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A stunning facility

Updated: Feb 24

Freaking stunning. That was my reaction upon entering the incredible Nuuly facility in the Raymore Commerce Center along Interstate 49 south of North Cass Parkway.

For more than a year, the four newly constructed monster buildings have caught the eyes of all that have passed, but from the Interstate, it has appeared that activity was lacking.

I couldn’t have been more wrong.


The gigantic 600,000 square foot behemoth looks to be about a third full of automated clothing racks reaching to the sky, laundry and pressing machinery so impressive it required special infrastructure from state and local utilities and a walk of, I’d say probably a quarter-mile to get to the temporary platform put in place to welcome Gov. Mike Parson for Tuesday’s ribbon-cutting.


When the high-end women’s apparel rental company is fully up to speed, it will employ 750 – a tremendous number for Raymore. There are people alive today who can remember when the entire city housed just 750.


This isn’t to minimize the similar Belton facilities that have actually been up to full speed for longer. This is just the first one we’ve been invited to see.


I mentioned the walk to the stage seemed logically about a quarter-mile. Honestly, that’s just a guess, but by the time I got back to the truck afterward, I’m sure I had put more than that amount of mileage on my new right leg. And I didn’t limp, didn’t stumble, and didn’t collapse from soreness or exhaustion at the end.


In fact, when I went through the metal detector on the way in, I had to raise my pant leg to show the security official my situation – he had no way of telling what made the alarm sound by simply observing me.


That’s freaking stunning as well, if you ask me!


• • •


The Belton City Council last week OK’d a Legislative Policy document for the coming year that represents a leap forward for a city that needs desperately to be working closely with its state and federal counterparts in order to effectively serve such a fast-growing population base. It comes when we may be on the verge of electing both House and Senate representatives that will reverse a depressing trend of service.


Second-term State Rep. Michael Davis has been the least connected to the Belton community of any politician in recent memory. Finally being challenged this in this year’s primary by former Summit Christian High School football coach Todd Berck of Raymore, and possibly a Democratic candidate that is well known in the area down the road, there’s a chance for Belton to have the type of representation Raymore has with Sherri Gallick.


You don’t have to agree with Gallick’s political party to appreciate her two terms of strong service to our area, supporting legislation that is good for all of us, and communicating with us weekly.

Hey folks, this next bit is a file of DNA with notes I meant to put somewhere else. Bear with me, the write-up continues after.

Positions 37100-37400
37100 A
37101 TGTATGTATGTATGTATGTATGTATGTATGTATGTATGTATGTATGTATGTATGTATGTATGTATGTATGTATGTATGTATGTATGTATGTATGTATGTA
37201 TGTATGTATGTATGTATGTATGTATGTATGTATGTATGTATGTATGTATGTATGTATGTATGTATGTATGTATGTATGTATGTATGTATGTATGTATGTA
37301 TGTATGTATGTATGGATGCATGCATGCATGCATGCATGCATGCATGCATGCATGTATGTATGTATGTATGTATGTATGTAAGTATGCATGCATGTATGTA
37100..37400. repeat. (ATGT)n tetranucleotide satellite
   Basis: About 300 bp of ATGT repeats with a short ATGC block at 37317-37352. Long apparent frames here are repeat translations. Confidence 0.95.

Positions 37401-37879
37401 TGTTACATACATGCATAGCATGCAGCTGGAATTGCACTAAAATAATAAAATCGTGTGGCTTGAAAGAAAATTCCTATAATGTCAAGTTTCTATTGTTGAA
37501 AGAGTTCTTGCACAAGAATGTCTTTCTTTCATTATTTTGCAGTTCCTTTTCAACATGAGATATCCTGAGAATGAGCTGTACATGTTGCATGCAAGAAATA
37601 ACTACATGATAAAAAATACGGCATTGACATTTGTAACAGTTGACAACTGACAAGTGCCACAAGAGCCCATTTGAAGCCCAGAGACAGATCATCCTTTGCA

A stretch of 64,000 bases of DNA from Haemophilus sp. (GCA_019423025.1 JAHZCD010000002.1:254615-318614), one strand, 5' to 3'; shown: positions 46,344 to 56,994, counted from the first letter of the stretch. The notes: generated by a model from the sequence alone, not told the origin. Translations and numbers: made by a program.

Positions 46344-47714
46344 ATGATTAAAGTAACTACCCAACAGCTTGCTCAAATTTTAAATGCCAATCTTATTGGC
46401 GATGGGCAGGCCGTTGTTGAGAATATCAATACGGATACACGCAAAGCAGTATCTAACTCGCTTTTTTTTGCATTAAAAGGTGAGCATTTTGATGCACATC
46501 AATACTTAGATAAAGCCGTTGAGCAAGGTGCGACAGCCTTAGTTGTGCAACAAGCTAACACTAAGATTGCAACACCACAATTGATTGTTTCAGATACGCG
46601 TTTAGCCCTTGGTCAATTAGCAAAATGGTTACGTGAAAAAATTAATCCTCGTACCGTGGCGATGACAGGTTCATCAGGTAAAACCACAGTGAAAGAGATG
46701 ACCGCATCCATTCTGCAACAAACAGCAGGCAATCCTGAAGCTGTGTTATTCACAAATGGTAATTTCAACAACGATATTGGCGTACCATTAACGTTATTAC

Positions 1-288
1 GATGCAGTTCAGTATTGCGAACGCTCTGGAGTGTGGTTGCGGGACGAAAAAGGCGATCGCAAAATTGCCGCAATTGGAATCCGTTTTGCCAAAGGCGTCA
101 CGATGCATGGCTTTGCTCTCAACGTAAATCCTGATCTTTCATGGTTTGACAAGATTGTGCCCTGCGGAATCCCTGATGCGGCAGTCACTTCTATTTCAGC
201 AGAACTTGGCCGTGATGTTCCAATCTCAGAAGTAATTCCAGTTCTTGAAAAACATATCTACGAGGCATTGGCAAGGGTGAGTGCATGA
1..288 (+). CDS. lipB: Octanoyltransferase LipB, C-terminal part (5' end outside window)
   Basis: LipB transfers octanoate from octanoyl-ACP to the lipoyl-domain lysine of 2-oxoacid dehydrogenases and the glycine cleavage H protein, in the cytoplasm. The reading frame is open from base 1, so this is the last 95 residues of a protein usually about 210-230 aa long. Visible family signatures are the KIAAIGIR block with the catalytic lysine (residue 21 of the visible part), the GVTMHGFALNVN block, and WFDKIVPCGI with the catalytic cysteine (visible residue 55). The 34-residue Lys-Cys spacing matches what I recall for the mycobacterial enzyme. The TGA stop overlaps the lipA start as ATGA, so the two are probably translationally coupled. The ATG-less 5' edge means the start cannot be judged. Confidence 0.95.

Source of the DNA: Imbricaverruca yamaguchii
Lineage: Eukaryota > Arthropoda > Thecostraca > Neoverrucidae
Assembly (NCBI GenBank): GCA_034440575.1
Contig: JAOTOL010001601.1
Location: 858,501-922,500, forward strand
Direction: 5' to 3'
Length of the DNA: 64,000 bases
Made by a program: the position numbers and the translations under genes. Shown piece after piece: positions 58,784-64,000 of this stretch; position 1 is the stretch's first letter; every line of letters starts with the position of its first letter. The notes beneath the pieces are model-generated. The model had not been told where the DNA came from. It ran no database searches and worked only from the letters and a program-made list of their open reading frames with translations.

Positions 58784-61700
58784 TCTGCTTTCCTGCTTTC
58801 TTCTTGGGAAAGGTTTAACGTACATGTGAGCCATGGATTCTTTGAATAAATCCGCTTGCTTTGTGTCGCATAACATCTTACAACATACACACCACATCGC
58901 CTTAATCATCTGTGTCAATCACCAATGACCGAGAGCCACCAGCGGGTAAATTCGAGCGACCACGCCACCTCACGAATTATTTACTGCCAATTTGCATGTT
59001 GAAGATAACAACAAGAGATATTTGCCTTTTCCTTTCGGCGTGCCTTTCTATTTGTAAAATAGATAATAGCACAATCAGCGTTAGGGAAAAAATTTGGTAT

The only issue I have with Belton’s Legislative Policy is actually fairly predictable and self-serving, though I argue it’s a very public-serving position. No one will be surprised at my opinion on it, but I ask decision-makers to hear me out because I didn’t hear evidence Tuesday night it had been fully thought out.


Under a category called “Municipal Administration and Intergovernmental Relations” comes a bullet point called “posting of legal notices in newsletters or on websites.” The argument is that “due to the increased usage of online technology, the City of Belton supports legislation to allow for the publication of legal notices including but not limited to financial statements, land use and election notices in non-traditional electronic distribution systems in lieu of the unfunded mandate for newspaper publication to help keep the public apprised of local affairs in a more cost-effective method. Further, the city supports legislation that permits the use of electronic and digital archiving of public records.”


Mayor Norm Larkey immediately responded to City Manager Joe Warren’s presentation on that topic Tuesday by saying he supports providing public notice “both ways,” since it was his belief that in our community, not only do a great number of people still read the newspaper, but those most involved and interested in city affairs make up that number.


Warren agreed and said he also supported using both public notice avenues, as did a majority of the council. We appreciate that.


But what is being asked here is for a reversal of state law requiring that notice be published by an independent entity, in print, not just for communication to the broadest audience, but for an independent, permanent record that cannot be tampered with or adjusted from within the government. This is why public notice requirements are what they are, and why they have yet to be overturned at the state level despite numerous attempts.


Yes, we realize print newspapers have a far smaller reach than they once did, and of course, we feel that pain. As someone who entered the industry in the 1980s, during what I believe were the glory years of my industry, the nostalgia bites every single day. Warren knows it too – he got his start in this industry.


But the assumption that a city website might garner a greater readership for public notices while saving the government the cost of independent publication doesn’t address the true reason the practice has continued this long – permanent documentation outside government control.

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